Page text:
Take advantage of generative AI tools like Ask Writer to write clear and concise business emails. Simply insert a prompt containing the tone and key points of the email. Within seconds, it will generate every part of the email with accuracy.
Quick email output from Writer
Now, with the body addressed, what’s next?
- Closing statement with CTA
Your closing statement is the final chance to leave an impression on the recipient and prompt them to take further action.
If you seek a response from the recipient, be sure to add a call to action in your closing statement. This tells them how to respond with an actionable message:
Formal email closing statement with action details.
Also, always end your closing statement with gratitude while sending a quick farewell:
Email closing statement (gratitude and farewell)
For your farewell, it’s best to stick with safe options like Best regards, Sincerely, or Thanks.
- Email Signature
Just below the closing statement, add your email signature. An email signature should cover everything your audience needs to know about your professional life. These include:
[Your Full Name]
[Your Job Title]
[Other Contact Details]
See for example:
Example of business email signature
This section helps you maintain a sense of professionalism in your email.
But even the best-written email is useless if it doesn’t get to the right recipient. So, before sending an email, make sure to verify email addresses of recipients to ensure they are valid. This is especially vital when doing cold outreach.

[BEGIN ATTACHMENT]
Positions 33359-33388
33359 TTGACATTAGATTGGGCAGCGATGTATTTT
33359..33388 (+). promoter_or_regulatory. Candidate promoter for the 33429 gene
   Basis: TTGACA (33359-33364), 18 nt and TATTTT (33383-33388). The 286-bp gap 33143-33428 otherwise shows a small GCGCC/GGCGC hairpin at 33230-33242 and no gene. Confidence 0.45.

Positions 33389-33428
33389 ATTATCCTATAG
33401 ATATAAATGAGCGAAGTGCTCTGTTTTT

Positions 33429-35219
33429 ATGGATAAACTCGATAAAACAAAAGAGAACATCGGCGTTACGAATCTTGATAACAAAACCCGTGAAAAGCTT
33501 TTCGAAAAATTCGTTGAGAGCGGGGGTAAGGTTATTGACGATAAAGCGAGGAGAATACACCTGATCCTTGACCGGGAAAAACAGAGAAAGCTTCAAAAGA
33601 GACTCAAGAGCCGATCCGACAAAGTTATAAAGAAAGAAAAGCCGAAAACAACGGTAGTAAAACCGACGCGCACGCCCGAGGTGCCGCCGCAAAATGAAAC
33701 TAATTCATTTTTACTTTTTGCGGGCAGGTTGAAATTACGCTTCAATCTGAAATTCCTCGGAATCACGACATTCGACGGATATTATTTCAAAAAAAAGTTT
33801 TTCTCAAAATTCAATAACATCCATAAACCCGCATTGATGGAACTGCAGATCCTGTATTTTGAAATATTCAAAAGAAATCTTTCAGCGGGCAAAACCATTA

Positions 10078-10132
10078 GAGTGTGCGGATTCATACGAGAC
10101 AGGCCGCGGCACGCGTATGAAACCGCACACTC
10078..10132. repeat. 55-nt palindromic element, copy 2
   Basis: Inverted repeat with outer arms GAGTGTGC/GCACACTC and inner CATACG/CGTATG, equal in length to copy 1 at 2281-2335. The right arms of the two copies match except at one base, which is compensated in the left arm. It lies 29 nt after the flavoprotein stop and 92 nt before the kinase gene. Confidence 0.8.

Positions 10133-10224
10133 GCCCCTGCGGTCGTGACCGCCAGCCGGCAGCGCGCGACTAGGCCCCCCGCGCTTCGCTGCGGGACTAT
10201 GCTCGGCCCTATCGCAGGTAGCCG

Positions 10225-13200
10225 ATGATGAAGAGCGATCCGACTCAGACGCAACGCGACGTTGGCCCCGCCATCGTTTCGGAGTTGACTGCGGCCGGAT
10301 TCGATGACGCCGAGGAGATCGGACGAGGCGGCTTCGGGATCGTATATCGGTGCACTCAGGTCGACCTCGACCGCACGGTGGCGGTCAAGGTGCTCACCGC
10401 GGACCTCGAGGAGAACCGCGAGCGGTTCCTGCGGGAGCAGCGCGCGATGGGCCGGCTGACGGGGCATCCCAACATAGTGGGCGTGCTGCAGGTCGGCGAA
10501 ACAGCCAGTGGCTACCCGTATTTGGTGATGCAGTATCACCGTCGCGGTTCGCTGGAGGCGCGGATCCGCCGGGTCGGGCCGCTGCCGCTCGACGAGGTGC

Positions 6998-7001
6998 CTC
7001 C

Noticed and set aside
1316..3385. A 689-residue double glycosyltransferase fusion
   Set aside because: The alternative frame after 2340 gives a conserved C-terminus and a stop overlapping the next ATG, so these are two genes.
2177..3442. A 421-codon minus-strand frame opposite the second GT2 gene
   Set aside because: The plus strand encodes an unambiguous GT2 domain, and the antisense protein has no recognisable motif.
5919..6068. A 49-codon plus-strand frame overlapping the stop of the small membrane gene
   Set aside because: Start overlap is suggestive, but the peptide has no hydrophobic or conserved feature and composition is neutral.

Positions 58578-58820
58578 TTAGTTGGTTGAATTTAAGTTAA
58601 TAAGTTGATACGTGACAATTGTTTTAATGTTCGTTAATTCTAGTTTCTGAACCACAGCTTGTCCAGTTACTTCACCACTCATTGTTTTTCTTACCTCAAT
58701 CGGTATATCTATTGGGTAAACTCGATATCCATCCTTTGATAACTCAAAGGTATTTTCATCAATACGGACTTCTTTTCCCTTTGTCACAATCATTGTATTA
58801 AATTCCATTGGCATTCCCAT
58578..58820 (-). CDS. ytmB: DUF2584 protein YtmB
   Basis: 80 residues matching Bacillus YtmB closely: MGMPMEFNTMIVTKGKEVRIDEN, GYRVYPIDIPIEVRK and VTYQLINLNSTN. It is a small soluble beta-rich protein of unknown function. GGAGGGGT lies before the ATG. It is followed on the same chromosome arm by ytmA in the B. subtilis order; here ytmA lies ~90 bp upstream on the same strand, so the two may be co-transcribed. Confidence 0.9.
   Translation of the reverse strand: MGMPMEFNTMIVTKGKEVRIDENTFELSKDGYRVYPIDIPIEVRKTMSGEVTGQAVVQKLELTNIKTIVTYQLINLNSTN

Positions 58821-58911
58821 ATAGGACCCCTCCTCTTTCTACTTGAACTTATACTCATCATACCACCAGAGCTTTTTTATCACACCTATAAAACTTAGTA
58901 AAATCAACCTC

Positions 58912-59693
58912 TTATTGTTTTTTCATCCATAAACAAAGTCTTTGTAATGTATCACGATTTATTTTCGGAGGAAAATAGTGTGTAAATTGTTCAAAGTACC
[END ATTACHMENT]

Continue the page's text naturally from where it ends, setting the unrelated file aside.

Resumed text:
Determining Tone and Language
Your tone and language depend on who you’re sending the email to. So, consider the level of familiarity of the audience with you and adapt the language accordingly. This could be formal, friendly, or somewhere in between.
Say you’re emailing a long-time client. You can use a warm or friendly tone with a lower level of formality. So, phrases like “It was great catching up with you last week” can be appropriate.
But always maintain professionalism and politeness regardless of the tone you choose. Avoid colloquialisms, slang, or cliche phrases like ASAP and Hey There.
Your language should also be positive and constructive. Instead of focusing on problems, pay attention to the solution. Don’t use negative or confrontational language that can affect collaboration or the outcome you want.
- Don’t say: Your idea won’t work
- Say: I was thinking of approaching the problem from this angle… Let me know if you think this would work.
This helps you maintain professionalism while ensuring no one feels dismissed.
Don’t rush to click send. Always look at the email all over again to ensure it is free from:
- Grammatical errors
- Spelling errors
- Awkward phrasings and communication styles.
Tools like Grammarly can help you check for these errors. Once again, you can leverage generative AI tools to scan the content for any errors.
Also, check for readability using Hemingway. Ideally, aim for a grade 6 to 7 to make your content accessible to as many people as possible. However, this can vary depending on your topic and target audience.
For example, if you’re a DTC brand, keeping the readability level at grade 8 or lower is best. If you’re targeting enterprise B2B customers and are discussing a fairly technical subject, copy with a readability of grade 9 or even 10 is acceptable since you’re talking to a knowledgeable audience.
With the right guide, writing business emails can be a breeze. Optimize every section, from the subject line and greeting to the body, closing statement, and signature. Then, pay attention to the tone and language.
Before clicking send, proofread your email. You’ll be a master at crafting effective business emails.